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Long Distance Competition/Ultracycling, Randonneuring and Endurance Cycling Do you enjoy centuries, double centuries, brevets, randonnees, and 24-hour time trials? Share ride reports, and exchange training, equipment, and nutrition information specific to long distance cycling. This isn't for tours, this is for endurance events cycling

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Old 12-27-17, 07:29 AM   #1
joewein
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2018 Century-A-Month Club

The rules are simple, as always:

1. Ride a century every month.
2. Post a report here. Pictures are always nice if you have them.

Just to answer a few questions that may come up:

(a) A century is one 100-mile (160.9 km) bike ride completed in one 24-hour day. Feel free to be more strict on how you define a century, but here we'll try to include as many people as possible.
(b) A century is not necessarily a group ride. It is simply a 100-mile ride which may or may not be done with a group and/or part of an organized event.

If you can't complete a century every calendar month but you rode one or more centuries, look for the "2018 -- Century Challenge" thread.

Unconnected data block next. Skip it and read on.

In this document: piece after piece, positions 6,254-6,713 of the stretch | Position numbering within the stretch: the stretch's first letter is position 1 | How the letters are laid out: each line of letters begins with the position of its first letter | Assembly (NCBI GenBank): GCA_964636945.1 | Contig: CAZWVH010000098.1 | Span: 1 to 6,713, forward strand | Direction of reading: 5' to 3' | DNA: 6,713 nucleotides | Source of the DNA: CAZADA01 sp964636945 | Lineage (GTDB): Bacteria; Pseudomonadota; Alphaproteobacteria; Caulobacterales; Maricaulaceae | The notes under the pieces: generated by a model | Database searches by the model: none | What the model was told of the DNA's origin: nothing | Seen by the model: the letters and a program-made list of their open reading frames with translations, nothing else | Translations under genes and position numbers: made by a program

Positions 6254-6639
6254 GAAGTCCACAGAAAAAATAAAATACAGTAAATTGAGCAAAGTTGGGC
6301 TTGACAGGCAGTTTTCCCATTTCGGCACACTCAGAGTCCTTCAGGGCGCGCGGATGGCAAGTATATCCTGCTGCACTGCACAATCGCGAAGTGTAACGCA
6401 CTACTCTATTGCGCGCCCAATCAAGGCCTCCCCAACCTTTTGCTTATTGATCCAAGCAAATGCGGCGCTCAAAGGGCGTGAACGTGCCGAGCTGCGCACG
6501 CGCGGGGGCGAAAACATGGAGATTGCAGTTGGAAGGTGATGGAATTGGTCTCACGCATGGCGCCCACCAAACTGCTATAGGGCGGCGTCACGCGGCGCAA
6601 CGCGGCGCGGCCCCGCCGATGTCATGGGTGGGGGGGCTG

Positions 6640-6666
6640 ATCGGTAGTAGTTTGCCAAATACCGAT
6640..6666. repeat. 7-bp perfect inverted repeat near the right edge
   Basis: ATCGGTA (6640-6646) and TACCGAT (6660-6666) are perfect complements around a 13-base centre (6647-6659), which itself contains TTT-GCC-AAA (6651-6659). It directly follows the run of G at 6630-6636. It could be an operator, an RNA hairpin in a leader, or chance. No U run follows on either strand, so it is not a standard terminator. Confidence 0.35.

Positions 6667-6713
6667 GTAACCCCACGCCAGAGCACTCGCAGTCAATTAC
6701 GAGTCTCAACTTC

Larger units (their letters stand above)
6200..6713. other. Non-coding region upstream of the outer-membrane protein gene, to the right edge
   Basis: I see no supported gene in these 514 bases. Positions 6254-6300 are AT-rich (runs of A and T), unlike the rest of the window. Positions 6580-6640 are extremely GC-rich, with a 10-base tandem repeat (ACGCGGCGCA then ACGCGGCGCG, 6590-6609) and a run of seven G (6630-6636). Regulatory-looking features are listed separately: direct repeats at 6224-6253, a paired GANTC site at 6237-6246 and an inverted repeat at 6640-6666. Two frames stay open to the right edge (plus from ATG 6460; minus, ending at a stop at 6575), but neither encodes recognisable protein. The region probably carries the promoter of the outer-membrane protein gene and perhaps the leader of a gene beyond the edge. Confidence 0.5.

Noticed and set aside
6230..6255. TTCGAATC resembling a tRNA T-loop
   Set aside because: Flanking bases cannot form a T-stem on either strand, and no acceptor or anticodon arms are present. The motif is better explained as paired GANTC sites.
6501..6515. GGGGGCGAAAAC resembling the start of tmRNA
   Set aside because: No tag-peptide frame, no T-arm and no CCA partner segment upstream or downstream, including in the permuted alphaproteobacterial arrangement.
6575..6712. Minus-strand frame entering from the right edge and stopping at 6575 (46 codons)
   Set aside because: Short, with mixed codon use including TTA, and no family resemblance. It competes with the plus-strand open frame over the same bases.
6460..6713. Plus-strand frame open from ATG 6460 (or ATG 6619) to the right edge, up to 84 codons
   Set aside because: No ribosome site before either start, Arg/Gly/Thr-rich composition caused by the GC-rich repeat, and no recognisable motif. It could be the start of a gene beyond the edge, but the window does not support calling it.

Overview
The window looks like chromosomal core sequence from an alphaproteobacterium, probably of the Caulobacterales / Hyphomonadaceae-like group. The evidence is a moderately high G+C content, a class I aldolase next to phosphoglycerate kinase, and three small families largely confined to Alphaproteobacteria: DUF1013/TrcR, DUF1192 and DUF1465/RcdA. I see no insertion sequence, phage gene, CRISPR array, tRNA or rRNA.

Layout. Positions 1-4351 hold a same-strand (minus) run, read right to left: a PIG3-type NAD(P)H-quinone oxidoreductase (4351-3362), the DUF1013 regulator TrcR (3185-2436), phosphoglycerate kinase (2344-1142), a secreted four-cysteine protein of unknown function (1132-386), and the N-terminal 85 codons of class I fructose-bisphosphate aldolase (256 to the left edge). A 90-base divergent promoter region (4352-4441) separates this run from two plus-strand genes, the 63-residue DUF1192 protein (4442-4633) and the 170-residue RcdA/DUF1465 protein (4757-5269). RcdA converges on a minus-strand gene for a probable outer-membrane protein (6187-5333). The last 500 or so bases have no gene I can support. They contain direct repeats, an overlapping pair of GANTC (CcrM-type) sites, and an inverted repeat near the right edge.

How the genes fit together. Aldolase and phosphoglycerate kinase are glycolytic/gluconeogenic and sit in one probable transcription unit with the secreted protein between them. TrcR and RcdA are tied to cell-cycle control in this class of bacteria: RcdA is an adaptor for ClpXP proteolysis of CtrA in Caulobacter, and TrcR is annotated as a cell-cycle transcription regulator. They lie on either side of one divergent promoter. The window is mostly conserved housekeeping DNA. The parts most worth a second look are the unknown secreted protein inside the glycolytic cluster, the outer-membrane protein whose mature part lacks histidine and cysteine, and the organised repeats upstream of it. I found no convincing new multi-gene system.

2017 thread: 2017 Century-A-Month
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Old 01-02-18, 11:08 PM   #2
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The first January century is done: 172 km (107 mi). Yesterday's ride extends the CAM streak to 65 months.

My friend Luka wanted to do a New Year ride, but didn't find anyone to join him so he decided to postpone it to January 2.

Here in Japan the whole country shuts down for January 1-3. Many people will visit a shrine or temple either after midnight or during the holidays. On January 2-3, many families will be gathered in front of TV, peeling mikan (satsuma oranges) while watching the Hakone Ekiden relay race from Tokyo to Hakone and back.

I had walked to a shrine with my family on New Year's day and much preferred going for a ride the next day than spending it watching other people exercise on TV. So after checking with my wife, I contacted Luka and we agreed on a route and a meeting point.

In the morning I got up at 05:00, got dressed and loaded the bike. I skipped breakfast to not wake grandma who is staying with us over the holidays. The full moon was still in the night sky when I left, close to setting as I passed a local shrine.



The night sky was clear, with stars visible. It was pretty chilly, but I had covered my ears and was wearing my winter jacket over my warmest long sleeve jersey and a base layer. About an hour into the ride the sun came up. Once it got warm enough I took off my ear cover and switched from full fingered gloves to fingerless gloves.

Traffic was very light - probably the lightest I had ever experienced on this route. I could often sneak across red lights because there were no cars or people in sight.